Ezekiel 8-10

Hebrews 13


Be kind and compassionate to one another, forgiving each other, just as in Christ God forgave you.”    
—Ephesians 4:32

For a servant forgiven of his enormous debt towards the king, we would expect him to go on his merry way, forgiving those who also owed him money. A person who received mercy becomes a person of mercy, right? Sadly, this is not what happens to the servant in the story. Jesus continues, “But when that servant went out, he found one of his fellow servants who owed him a hundred silver coins. He grabbed him and began to choke him. ‘Pay back what you owe me!’ he demanded. His fellow servant fell to his knees and begged him, ‘Be patient with me, and I will pay it back.’ But he refused. Instead, he went off and had the man thrown into prison until he could pay the debt” (Matthew 18:28-30).

How did the servant go from being forgiven of ten thousand bags of gold to grabbing a fellow servant who owes him a pittance of a debt—a hundred silver coins—and choking him and demanding repayment? The servant may have felt entitled to do it. He may be doing the math and thought to himself, “You know, I was standing before the King owing ten thousand bags of gold because of deadbeats like this guy who wasn’t paying me back for the money that I had lent. It was actually his fault that I was in that position.”

The servant had what psychologists would describe as “cognitive dissonance.” He was happy to receive mercy, but he was unwilling to give mercy. There was a dissonance between what was happening in the king’s chamber and what he was doing in his life now. He could not see the grace required in both situations. He thinks he should be a recipient of grace and mercy, but it is disconnected from his perspective of what should be extended to others too.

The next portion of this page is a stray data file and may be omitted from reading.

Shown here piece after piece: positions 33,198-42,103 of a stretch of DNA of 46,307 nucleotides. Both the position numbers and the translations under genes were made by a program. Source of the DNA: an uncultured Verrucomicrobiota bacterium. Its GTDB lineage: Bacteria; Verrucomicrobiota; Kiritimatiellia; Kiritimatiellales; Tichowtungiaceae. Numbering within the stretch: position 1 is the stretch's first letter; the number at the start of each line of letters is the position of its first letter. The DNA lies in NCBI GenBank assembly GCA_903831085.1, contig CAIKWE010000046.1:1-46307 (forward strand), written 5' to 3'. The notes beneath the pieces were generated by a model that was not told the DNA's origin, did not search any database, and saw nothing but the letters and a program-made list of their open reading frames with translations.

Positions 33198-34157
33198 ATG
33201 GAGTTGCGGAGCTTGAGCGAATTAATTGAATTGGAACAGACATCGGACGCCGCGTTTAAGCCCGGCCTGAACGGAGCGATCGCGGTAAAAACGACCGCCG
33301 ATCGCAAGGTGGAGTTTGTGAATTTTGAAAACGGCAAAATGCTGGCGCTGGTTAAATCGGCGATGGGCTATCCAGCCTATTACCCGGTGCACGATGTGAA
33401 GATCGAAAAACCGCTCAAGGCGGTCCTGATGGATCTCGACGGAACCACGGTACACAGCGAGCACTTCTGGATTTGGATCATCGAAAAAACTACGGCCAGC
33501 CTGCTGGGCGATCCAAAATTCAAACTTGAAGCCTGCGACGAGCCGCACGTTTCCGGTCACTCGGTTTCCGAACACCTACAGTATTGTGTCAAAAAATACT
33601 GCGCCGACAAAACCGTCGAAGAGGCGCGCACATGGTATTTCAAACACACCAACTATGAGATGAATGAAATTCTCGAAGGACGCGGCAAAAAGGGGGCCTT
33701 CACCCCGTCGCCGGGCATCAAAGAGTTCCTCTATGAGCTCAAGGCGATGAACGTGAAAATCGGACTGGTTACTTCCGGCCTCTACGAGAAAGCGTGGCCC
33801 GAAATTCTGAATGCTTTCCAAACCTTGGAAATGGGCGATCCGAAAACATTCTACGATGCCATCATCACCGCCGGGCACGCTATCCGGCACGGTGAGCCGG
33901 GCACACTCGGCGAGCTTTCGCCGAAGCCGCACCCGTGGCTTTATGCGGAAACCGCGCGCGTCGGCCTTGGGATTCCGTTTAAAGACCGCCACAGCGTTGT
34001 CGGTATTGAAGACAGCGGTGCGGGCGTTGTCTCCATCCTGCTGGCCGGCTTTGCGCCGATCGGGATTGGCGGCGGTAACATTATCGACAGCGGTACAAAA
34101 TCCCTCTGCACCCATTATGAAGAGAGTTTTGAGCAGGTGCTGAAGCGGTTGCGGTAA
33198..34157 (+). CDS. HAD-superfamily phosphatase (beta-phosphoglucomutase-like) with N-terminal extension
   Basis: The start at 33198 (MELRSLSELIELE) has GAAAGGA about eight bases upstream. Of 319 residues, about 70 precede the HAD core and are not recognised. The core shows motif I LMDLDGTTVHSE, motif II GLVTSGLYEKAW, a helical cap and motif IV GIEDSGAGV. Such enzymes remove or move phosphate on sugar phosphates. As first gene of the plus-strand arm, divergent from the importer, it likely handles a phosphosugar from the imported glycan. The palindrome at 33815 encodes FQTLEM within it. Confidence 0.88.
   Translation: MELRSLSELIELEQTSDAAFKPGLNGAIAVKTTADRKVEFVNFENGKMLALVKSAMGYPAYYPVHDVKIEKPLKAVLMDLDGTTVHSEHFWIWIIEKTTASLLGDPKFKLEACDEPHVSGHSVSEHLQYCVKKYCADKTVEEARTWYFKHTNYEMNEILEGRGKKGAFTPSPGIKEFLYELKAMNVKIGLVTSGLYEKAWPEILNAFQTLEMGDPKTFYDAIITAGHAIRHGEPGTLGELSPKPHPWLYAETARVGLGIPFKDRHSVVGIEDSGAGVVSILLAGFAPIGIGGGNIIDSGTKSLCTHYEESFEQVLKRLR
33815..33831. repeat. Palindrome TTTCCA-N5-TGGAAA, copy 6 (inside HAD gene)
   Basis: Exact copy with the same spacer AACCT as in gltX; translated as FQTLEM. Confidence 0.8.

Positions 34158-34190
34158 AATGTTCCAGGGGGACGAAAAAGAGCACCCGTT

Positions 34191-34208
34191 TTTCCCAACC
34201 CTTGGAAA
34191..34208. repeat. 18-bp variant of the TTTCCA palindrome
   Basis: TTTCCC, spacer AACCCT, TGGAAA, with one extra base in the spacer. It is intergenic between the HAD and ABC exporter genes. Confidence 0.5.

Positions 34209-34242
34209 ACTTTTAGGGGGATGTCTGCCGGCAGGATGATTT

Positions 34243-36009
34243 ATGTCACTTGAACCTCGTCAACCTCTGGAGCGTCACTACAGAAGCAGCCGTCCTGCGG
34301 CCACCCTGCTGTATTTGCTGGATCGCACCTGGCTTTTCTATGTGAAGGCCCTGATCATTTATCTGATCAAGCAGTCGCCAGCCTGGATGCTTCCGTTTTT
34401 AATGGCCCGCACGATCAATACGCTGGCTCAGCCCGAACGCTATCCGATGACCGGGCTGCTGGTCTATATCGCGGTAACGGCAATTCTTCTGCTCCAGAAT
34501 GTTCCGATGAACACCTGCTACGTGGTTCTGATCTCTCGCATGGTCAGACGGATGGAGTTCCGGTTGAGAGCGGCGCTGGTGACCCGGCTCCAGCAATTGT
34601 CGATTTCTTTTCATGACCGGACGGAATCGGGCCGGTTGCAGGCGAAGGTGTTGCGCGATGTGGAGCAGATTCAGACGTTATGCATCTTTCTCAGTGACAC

If the servant saw his fellow servant before he met the king, the hundred silver coins that was owed would have been owed to the king. This debt that he was demanding to be repaid had already been cancelled by the king. He had been given freedom but he was still living like he was in bondage. He did not realize that he had been forgiven.

Like the servant, some of us may be living in bondage to our sin when Jesus has already forgiven all of our sins from the moment we confess them to Him. May we live in the freedom of Christ, knowing that our debt does not exist anymore, and extend His mercy and grace to everyone we meet.

Gracious God, thank You for setting me free from the bondage of sin. Help me to extend Your mercy and grace to everyone I meet.

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